"If each of us acknowledges our indebtedness to such places of the heart-those which have shaped who we have become or who we wish to be- then we must figure out a practical way to "acknowledge this national debt" or, better, to invest in those places that nurture the American spirit."
Nabhan, Gary Paul, Testimony, Milkweed Editions, Minneapolis, 1996.p. 66.
The Cedar Mesa Project (CMP) is a grassroots endeavor aimed at minimizing human impacts in the greater Cedar Mesa area through education on the environment and cultural and natural history. We hope to rekindle a new respect for the landscape, the Native American archaeological artifacts and ruins, and also the historical signatures and artifacts left by members of the early expeditions to the area.
The Cedar Mesa Project is affiliated with the Canyonlands Natural History Association and the Bureau of Land Management in an educational capacity providing information about "low impact" and "leave no trace" practices for hiking and camping in desert environments as well as A Suggested Etiquette for the Cedar Mesa Area for visiting and exploring archaeological sites of the Hisatsinom, the Ancestral Puebloan people of the area.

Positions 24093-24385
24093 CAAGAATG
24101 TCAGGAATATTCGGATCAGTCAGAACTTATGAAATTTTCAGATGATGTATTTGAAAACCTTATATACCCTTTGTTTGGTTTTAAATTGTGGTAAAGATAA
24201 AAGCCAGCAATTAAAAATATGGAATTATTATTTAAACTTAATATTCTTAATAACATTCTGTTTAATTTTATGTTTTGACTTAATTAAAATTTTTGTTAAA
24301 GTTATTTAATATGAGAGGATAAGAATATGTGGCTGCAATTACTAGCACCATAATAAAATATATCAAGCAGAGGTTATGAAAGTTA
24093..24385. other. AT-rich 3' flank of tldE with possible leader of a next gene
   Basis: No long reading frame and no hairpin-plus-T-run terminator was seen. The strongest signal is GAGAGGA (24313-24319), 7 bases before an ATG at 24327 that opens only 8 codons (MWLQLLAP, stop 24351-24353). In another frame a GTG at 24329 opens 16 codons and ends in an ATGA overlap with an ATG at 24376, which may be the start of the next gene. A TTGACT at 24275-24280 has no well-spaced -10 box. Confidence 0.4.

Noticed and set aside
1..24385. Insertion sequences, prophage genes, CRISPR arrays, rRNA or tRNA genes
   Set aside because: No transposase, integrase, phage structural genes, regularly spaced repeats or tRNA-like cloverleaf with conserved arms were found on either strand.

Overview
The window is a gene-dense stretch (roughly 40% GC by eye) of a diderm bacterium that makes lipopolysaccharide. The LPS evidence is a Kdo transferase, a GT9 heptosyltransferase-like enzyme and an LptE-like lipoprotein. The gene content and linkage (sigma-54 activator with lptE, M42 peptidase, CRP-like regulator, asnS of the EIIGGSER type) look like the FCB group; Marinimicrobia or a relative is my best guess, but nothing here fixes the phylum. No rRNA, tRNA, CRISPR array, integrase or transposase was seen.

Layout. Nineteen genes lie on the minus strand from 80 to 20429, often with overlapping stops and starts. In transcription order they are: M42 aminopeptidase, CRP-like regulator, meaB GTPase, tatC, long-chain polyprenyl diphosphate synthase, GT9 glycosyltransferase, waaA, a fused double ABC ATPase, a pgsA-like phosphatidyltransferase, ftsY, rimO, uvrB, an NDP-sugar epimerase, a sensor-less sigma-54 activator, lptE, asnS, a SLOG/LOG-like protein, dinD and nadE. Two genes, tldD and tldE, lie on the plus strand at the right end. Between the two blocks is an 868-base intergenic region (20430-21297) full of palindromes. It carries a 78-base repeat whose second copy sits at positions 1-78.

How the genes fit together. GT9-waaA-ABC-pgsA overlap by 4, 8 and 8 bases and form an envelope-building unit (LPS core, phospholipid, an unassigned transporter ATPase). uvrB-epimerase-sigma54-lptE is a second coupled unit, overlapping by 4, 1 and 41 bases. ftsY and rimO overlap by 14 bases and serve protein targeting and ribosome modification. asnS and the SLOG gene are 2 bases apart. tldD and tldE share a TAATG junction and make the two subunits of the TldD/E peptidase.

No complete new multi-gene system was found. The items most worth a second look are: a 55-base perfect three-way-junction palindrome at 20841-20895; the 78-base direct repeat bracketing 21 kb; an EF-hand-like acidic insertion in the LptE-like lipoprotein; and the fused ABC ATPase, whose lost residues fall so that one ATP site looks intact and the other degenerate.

As the population increases, our ability to inadvertently or unconsciously alter the landscape is compounding. Our collective and individual decisions about how to conduct ourselves when visiting southeastern Utah is becoming increasingly significant to the area's future.
Members of the CMP participate in a yearly educational rendezvous on Cedar Mesa. Members are asked to provide information at trailheads or while hiking or backpacking about:
In addition, past actions of CMP have included an in-depth review of a Grand Gulch Management Plan; A Critical Review and other related BLM projects and policies.
CMP offers detailed information about low impact and leave no trace practices for hiking and camping in desert environments as well as etiquette tips for Archaeological Site Etiquette of the Hisatsinom, the Ancestral Puebloan people of the area. We provide suggestions on Public Contact, Interviewing Visitors, and tips on dealing with vandalism.
We hope to rekindle a new respect for the landscape, the archaeological artifacts and ruins, and for the land's ancestral people, as well as being a presence for environmental concerns and historical artifact stewardship in the Public Lands use discussions. Please join us in the Cedar Mesa objectives.
More links available for information about the Cedar Mesa Project Network:
Return to Cedar Mesa home page.
"All evidence suggests that tourism is the greatest single threat to the
archaeological resources of the Colorado Plateau."
Rick Moore, Grand Canyon Trust.
- URL of this page: http://bcn.boulder.co.us/environment/cacv/'CACVINTR.HTM'
- World Wide Web page by SCCS.
- Copyright ©1996, 1999 SCCS.